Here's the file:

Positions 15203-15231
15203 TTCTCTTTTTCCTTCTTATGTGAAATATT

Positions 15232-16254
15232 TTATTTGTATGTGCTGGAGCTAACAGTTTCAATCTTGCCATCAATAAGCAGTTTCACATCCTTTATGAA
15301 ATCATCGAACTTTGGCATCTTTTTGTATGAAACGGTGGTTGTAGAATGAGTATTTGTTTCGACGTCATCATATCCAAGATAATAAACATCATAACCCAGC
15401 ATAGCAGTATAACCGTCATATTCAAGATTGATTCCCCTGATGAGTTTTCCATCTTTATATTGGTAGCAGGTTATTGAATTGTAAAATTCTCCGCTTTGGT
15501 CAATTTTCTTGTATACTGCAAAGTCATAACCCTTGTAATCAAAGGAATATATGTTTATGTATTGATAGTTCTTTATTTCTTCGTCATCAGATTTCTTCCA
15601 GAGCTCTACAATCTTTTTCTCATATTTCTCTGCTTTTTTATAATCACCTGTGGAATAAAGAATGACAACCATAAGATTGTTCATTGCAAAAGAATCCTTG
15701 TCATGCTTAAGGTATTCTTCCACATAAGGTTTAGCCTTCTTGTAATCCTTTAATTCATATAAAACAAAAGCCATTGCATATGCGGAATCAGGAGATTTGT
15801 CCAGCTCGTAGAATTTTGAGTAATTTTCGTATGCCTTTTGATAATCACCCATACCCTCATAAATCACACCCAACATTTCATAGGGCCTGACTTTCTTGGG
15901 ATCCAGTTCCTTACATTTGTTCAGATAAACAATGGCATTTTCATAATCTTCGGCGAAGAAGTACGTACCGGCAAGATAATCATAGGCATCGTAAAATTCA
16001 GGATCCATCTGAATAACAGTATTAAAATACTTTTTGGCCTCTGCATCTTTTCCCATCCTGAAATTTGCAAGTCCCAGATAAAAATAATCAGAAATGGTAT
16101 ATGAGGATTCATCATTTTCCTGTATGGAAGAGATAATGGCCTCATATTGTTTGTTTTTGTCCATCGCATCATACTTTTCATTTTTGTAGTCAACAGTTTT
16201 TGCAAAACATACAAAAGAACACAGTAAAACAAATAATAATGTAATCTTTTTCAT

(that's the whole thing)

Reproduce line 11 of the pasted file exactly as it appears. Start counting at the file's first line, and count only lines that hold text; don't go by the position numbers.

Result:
15901 ATCCAGTTCCTTACATTTGTTCAGATAAACAATGGCATTTTCATAATCTTCGGCGAAGAAGTACGTACCGGCAAGATAATCATAGGCATCGTAAAATTCA